|US3589563 *||Aug 11, 1969||Jun 29, 1971||Gen Time Corp||Long period battery-operated aerosol dispenser|
|US3591089 *||May 7, 1969||Jul 6, 1971||Cronan Philip J||Portable spray means for dual liquids|
|US3615635 *||Nov 26, 1968||Oct 26, 1971||Fuji Photo Film Co Ltd||Silver halide photographic emulsion|
|US3617293 *||Jul 26, 1968||Nov 2, 1971||Fuji Photo Film Co Ltd||Photographic supersensitized silver halide emulsions|
|US3628964 *||Jul 17, 1968||Dec 21, 1971||Fuji Photo Film Co Ltd||Photographic supersensitized silver halide emulsions|
|US3656959 *||Aug 27, 1968||Apr 18, 1972||Fuji Photo Film Co Ltd||Photographic silver halide emulsion|
|US3666480 *||Oct 29, 1970||May 30, 1972||Fuji Photo Film Co Ltd||Spectrally sensitized silver halide photographic emulsion|
|US3672897 *||Sep 16, 1969||Jun 27, 1972||Fuji Photo Film Co Ltd||Silver halide color photographic light-sensitive material|
|US3672898 *||Sep 29, 1969||Jun 27, 1972||Eastman Kodak Co||Multicolor silver halide photographic materials and processes|
|US3676147 *||Nov 28, 1969||Jul 11, 1972||Eastman Kodak Co||Method of spectrally sensitizing photographic silver halide emulsions|
|US3679428 *||Jul 23, 1970||Jul 25, 1972||Fuji Photo Film Co Ltd||Spectrally sensitized photographic emulsions|
|US3694217 *||Sep 12, 1969||Sep 26, 1972||Fuji Photo Film Co Ltd||Silver halide photographic emulsion|
|US3703377 *||Dec 23, 1970||Nov 21, 1972||Konishiroku Photo Ind||Supersensitized light-sensitive silver halide photographic emulsion|
|US3734726 *||Oct 4, 1971||May 22, 1973||Eastman Kodak Co||Diffusible color coupler moieties are released from nondiffusible m-sulfoamidoanilines or m-sulfoamidophenols in diffusion transfer photographic products and processes|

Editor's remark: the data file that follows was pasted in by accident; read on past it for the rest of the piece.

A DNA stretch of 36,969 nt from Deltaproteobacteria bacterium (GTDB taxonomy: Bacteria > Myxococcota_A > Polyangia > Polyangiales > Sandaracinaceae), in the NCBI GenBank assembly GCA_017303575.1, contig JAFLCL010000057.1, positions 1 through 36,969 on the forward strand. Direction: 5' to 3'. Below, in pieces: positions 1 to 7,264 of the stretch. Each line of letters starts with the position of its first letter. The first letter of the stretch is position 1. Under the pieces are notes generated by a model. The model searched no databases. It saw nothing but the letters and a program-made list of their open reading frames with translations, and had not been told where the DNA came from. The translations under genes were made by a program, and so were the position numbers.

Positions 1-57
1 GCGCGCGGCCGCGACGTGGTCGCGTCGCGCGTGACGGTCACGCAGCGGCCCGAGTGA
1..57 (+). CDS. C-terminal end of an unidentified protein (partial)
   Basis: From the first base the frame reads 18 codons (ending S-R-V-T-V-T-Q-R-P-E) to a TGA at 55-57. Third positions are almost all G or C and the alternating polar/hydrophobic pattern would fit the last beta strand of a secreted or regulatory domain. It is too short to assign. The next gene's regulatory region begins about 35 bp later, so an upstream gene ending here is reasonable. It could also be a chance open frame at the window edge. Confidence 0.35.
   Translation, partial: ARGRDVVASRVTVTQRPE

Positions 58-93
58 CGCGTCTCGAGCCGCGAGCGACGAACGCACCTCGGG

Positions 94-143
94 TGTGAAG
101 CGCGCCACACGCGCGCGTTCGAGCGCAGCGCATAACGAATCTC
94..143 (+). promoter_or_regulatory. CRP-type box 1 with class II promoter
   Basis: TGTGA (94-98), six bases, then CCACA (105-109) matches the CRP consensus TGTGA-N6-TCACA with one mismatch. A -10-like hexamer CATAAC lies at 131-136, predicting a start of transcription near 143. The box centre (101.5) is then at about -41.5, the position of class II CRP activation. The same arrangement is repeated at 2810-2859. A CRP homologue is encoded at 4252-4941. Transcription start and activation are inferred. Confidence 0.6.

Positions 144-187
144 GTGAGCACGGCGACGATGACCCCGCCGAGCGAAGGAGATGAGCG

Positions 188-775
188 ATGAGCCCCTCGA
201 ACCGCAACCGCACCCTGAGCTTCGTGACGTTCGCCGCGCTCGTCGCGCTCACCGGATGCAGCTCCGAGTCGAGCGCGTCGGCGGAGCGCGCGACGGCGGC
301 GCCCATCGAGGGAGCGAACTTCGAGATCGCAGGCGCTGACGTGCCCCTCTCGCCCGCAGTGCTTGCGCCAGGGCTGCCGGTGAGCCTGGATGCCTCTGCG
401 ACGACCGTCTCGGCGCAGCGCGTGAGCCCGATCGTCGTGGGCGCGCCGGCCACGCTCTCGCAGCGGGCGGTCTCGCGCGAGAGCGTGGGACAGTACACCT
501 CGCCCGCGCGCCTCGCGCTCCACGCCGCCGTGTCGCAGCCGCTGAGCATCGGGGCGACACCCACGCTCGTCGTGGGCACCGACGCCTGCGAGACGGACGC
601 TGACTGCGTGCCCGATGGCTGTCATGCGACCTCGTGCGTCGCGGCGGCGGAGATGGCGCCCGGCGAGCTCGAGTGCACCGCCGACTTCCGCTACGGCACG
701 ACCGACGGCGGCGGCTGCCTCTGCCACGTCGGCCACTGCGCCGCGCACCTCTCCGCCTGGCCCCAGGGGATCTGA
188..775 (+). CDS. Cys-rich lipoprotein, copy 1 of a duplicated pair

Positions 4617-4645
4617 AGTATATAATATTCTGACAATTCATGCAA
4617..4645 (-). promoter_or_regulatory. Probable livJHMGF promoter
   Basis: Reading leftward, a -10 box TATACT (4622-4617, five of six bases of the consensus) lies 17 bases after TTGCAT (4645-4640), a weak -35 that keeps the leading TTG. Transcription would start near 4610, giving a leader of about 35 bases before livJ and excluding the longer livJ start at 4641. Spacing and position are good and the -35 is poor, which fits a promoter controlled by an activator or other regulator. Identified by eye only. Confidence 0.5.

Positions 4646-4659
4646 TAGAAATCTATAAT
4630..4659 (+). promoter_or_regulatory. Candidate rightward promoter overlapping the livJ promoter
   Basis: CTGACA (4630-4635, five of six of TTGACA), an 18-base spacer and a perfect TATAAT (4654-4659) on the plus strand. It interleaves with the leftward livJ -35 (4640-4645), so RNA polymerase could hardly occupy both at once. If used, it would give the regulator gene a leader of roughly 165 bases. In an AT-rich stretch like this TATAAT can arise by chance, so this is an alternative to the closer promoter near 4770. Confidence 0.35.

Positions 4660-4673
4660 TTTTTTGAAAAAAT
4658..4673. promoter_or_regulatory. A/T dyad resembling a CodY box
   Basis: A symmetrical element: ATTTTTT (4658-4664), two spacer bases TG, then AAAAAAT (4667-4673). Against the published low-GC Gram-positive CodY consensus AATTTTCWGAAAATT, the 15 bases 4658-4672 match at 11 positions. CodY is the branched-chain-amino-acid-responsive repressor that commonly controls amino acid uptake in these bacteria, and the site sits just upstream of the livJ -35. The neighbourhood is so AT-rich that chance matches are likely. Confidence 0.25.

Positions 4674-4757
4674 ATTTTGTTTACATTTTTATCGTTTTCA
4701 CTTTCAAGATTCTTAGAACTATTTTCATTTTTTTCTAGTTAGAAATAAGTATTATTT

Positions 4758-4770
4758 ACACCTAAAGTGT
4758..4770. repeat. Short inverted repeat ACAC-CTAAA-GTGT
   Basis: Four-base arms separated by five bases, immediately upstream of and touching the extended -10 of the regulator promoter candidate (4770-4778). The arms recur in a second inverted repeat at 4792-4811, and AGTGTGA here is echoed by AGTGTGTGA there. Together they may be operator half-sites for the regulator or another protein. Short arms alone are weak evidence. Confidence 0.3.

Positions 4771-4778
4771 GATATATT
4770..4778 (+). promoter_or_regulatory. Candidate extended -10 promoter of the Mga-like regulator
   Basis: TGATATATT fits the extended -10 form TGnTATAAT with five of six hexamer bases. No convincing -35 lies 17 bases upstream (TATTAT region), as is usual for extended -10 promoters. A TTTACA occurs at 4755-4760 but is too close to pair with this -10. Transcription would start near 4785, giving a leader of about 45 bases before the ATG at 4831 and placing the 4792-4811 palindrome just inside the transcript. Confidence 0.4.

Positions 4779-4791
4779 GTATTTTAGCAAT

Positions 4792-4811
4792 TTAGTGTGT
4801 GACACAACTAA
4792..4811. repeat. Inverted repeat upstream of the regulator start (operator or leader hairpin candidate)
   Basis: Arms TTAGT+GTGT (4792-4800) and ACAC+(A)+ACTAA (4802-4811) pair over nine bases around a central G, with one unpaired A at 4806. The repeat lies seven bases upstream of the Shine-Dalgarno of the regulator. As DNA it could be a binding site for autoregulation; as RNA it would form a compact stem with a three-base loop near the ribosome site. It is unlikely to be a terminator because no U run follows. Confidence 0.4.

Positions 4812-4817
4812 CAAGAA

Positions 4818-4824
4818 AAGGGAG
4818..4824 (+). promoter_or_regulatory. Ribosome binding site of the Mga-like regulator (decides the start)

|US3743504 *||May 28, 1971||Jul 3, 1973||Eastman Kodak Co||Developer scavengers for image transfer systems|
|US3797748 *||Mar 21, 1973||Mar 19, 1974||Kishi T||Liquid spraying device|
|US3814609 *||Apr 25, 1973||Jun 4, 1974||Fuji Photo Film Co Ltd||Silver halide supersensitized photographic emulsions|
|US3837862 *||Sep 5, 1972||Sep 24, 1974||Fuji Photo Film Co Ltd||Spectrally sensitized silver halide photographic emulsion|
|US3864151 *||Jul 2, 1973||Feb 4, 1975||Anchor Hocking Corp||Glass article coated with plastic and lubricity coatings and method of coating|
|US3928312 *||Apr 16, 1973||Dec 23, 1975||Eastman Kodak Co||Novel p-sulfonamidophenols capable of releasing a heterocyclic azo dye|
|US3955720 *||Oct 25, 1973||May 11, 1976||Malone David C||Low pressure dispensing apparatus with air pump|
|US3956441 *||Sep 16, 1974||May 11, 1976||Owens-Illinois, Inc.||Method of making a blown bottle having a ribbed interior surface|
|US3986644 *||May 21, 1975||Oct 19, 1976||Diamond International Corporation||Dispensing pump|
|US3987006 *||Aug 14, 1975||Oct 19, 1976||Phillips Petroleum Company||Carbon dioxide and excess water treatment of polymer stabilized with phosphite and glycine|